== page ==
As Attorney General Leslie Rutledge had hoped, the state Human Services Department has given notice it will appeal Circuit Judge Tim Fox’s ruling that forced the agency to release previously withheld records of Rutledge’s record as a staff attorney in 2006-07 handling foster child and adoption cases.
The issue over the records themselves is moot. Rutledge and DHS have both released the documents sought (though some documents such as e-mails once in DHS files no longer exist.)
DHS was the defendant in the case, not Rutledge, but she had said she hoped the agency would appeal. She has objected she wasn’t told about critical notes added to her file — “do not rehire” and “gross misconduct” — after she quit without notice and refused to stay a few days longer to handle her pending cases. She left to work for Mike Huckabee’s presidential campaign.
Fox held the records should be released because the file indicated Rutledge had been terminated and thus her work record — mediocre and including disciplinary actions — was clearly open to review. She contends she resigned voluntarily. She says the decision sets a bad precedent for other employees who could be damaged by personnel file additions after the fact. Rutledge is a Republican as is the boss of DHS, Gov. Asa Hutchinson. He hired Cindy Gillespie, the lead defendant, as head of the agency.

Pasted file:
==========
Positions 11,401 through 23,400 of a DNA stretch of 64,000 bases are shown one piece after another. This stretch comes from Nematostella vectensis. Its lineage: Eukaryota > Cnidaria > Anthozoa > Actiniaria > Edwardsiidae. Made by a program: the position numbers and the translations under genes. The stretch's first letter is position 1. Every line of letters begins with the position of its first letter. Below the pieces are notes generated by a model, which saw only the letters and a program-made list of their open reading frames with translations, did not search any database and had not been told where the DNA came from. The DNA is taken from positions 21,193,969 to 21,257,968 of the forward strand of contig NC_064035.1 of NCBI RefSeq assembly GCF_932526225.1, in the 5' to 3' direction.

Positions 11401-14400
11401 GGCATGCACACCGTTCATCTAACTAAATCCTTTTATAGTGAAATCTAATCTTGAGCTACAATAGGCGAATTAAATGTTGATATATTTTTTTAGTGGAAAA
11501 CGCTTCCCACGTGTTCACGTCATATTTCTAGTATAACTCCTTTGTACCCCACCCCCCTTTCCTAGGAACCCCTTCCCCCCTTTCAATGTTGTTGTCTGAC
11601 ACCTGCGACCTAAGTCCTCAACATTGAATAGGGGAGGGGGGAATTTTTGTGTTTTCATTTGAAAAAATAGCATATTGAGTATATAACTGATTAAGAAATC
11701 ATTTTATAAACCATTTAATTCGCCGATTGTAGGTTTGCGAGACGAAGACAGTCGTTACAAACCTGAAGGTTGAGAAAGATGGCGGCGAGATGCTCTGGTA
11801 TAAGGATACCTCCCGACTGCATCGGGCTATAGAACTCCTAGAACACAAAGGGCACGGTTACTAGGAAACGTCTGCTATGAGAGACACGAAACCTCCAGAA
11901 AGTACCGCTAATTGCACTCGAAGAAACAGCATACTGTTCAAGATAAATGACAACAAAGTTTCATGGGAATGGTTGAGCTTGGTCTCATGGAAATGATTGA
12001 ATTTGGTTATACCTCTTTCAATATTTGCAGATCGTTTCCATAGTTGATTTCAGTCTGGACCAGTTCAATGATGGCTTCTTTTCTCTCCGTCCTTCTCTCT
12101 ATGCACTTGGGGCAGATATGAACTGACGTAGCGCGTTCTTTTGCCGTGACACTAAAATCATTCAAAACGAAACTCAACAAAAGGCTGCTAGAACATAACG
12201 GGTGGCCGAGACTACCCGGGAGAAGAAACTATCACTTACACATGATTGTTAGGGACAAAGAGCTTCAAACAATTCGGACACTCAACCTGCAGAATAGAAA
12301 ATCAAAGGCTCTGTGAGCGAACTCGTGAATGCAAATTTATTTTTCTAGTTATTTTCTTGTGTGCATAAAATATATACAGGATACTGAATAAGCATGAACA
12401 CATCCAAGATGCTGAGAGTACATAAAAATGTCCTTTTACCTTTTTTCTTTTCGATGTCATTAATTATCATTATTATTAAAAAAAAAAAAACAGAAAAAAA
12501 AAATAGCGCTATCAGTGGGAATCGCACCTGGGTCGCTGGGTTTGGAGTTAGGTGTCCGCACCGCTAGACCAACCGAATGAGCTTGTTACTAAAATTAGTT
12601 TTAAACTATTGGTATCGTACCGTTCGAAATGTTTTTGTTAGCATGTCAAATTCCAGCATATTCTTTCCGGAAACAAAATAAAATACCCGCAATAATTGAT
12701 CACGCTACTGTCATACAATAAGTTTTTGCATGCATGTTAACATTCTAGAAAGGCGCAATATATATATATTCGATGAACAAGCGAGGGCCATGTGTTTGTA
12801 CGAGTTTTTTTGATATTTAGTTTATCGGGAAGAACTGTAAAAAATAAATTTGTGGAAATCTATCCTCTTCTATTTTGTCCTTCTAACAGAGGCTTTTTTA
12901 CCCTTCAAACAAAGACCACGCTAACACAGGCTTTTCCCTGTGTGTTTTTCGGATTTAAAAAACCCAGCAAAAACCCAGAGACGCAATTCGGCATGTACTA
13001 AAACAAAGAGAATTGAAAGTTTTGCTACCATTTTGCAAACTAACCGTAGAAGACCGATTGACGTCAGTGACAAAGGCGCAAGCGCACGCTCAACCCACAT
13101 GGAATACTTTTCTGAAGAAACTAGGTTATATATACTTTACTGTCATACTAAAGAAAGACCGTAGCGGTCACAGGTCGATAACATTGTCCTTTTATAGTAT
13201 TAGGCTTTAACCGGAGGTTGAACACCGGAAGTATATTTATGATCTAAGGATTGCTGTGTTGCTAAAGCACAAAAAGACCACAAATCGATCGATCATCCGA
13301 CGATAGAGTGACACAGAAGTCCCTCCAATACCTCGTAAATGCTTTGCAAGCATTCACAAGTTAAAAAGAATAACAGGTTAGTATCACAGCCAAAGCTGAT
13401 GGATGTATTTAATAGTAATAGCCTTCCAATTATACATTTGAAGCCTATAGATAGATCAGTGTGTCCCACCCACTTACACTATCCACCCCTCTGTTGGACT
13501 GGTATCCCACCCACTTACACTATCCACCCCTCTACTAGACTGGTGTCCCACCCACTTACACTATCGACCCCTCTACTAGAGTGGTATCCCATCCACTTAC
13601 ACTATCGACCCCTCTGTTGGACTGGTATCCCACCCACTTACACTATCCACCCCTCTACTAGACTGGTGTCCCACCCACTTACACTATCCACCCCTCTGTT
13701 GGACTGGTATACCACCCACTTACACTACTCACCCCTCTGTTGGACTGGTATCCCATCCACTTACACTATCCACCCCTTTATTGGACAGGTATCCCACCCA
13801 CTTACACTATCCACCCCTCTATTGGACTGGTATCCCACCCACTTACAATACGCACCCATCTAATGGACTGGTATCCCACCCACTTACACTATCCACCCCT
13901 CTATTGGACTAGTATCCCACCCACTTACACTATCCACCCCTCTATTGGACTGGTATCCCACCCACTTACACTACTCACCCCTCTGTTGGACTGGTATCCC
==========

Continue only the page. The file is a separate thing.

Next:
The notice of appeal to the Court of Appeals doesn’t outline the coming legal argument or address why the appeal is being made given that the records have already been released. I’m seeking a comment on that.
UPDATE: The DHS response from spokesman Amy Webb:
According to the FOIA, job performance records such as evaluations “shall be open to public inspection only (emphasis added) upon final administrative resolution of any suspension or termination proceeding at which the records form a basis for the decision to suspend or terminate the employee and if there is a compelling public interest in their disclosure.”
Leslie Rutledge was not suspended or fired from DHS so disclosure was prohibited.
The appeal is for the thousands of public employees at state and local agencies who could be adversely affected by the ruling. Though transparency is very important, it also is important that supervisors are able to conduct honest and candid evaluations of an employee’s work without fear that minor issues that needed addressing will be aired for all to see.
Two fouled-up adoptions, late for court, mishandled witness, quitting without notice with pending caseload: Minor issues at DHS. Gives you some idea of standards there. Of
UPDATE: In using the word “minor,” Webb tells me she was referring “to the spirit of the public policy not about any particular case.”